Third ventricle

The third ventricle (ventriculus tertius) is one of four connected fluid-filled cavities comprising the ventricular system within the human brain. It is a median cleft in the diencephalon between the two thalamus, and is filled with cerebrospinal fluid (CSF).

It is in the midline, between the left and right lateral ventricles. Running through the third ventricle is the Interthalamic adhesion, fibers which connect the two thalami.

The posterior wall is the base of the pineal gland.

The third ventricle is a median cleft between the two thalami (see thalamus) and is bounded laterally by them and the hypothalamus. Its anterior wall is formed by the lamina terminalis, and posteriorly there is the pineal recess. There are two protrusions on the anterior surface of the third ventricle:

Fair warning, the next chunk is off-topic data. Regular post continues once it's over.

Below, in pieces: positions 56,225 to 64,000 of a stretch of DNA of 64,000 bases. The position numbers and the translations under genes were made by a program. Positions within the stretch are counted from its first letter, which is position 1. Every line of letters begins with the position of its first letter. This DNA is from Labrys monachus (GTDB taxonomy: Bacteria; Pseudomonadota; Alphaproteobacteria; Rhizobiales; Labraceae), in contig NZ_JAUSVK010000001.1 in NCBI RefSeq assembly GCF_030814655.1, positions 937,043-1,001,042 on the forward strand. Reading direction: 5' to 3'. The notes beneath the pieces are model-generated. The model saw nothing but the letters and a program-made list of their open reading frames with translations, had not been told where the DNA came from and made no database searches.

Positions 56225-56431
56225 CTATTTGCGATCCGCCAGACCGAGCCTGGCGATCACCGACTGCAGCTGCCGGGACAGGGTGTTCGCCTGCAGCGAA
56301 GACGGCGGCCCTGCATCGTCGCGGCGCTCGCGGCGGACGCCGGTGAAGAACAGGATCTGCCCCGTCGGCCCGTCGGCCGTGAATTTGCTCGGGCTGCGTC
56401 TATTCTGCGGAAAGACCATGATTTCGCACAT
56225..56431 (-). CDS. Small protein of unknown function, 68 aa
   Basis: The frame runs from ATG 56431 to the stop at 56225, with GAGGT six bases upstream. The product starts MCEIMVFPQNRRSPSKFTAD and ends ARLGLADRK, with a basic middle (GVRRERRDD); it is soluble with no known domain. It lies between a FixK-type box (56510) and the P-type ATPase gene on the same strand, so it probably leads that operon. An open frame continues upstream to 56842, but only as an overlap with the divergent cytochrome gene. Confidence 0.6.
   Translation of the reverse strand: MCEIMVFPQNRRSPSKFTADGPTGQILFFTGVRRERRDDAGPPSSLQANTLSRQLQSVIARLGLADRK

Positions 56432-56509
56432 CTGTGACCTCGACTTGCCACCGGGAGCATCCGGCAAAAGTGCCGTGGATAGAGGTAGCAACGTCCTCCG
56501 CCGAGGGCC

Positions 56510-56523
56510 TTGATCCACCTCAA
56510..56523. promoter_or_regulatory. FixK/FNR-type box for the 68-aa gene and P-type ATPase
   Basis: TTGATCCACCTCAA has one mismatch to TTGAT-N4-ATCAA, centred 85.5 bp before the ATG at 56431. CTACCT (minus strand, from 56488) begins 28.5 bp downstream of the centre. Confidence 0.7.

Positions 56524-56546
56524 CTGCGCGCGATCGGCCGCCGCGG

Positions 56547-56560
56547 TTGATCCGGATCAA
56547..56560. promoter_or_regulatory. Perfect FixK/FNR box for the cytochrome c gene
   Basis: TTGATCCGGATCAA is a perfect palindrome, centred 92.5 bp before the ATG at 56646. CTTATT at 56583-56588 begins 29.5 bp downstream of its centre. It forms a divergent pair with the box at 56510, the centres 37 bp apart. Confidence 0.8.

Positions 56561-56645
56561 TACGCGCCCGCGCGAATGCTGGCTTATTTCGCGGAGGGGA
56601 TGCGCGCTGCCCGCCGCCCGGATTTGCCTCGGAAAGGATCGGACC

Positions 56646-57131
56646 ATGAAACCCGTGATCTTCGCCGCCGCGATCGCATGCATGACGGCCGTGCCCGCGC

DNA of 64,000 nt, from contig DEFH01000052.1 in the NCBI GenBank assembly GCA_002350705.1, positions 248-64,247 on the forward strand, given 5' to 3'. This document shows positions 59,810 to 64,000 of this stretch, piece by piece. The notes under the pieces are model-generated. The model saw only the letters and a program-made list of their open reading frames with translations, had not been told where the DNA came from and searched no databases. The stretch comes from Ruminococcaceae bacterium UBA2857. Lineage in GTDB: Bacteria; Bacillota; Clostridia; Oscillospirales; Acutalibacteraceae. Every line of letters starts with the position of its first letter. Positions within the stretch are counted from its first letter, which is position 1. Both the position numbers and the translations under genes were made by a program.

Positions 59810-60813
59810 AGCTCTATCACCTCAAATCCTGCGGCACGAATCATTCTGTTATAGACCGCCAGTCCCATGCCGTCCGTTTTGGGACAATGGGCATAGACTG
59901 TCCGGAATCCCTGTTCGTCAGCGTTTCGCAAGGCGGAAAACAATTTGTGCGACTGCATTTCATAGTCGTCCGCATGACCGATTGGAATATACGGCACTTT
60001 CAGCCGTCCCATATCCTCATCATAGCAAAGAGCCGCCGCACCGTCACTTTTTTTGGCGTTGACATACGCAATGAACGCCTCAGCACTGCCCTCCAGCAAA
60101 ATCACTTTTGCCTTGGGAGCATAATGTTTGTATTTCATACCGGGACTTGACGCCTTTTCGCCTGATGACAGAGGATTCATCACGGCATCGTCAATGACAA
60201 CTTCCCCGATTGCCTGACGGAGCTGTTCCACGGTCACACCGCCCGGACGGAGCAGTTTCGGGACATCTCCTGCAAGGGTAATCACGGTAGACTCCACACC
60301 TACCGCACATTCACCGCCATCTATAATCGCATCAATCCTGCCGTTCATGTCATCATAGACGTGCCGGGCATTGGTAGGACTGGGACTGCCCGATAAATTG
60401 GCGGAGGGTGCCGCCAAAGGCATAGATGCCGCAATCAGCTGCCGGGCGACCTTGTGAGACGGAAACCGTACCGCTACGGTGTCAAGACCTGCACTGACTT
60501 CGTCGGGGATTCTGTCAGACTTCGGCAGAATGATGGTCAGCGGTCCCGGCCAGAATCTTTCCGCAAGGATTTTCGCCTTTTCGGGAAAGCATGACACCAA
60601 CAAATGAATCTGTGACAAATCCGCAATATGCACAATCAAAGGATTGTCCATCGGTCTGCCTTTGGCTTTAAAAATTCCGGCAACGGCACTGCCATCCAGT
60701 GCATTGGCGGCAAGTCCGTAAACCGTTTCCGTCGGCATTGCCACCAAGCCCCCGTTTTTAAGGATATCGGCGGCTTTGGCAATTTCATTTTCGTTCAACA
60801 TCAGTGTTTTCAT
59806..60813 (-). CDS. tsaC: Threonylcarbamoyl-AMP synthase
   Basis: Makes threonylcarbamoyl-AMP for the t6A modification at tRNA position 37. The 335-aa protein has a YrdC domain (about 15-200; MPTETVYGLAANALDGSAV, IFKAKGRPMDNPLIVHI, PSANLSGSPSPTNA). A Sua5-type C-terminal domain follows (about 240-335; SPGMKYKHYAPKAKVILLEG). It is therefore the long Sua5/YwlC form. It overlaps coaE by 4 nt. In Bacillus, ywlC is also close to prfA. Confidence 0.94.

supra-optic recess (above the optic chiasm)

infundibular recess (above the pituitary stalk)

The third ventricle communicates with the lateral ventricles via the foramen of Monro (interventricular foramen) and with the fourth ventricle via the aqueduct of Sylvius (cerebral aqueduct).

Anterior recesses of the third ventricle

Third ventricle floor.

The residual recess on the third ventricle floor is called the median eminence.

The average length of the third ventricle ≈ 2.8 cm.

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  • Last modified: 2021/06/30 08:34
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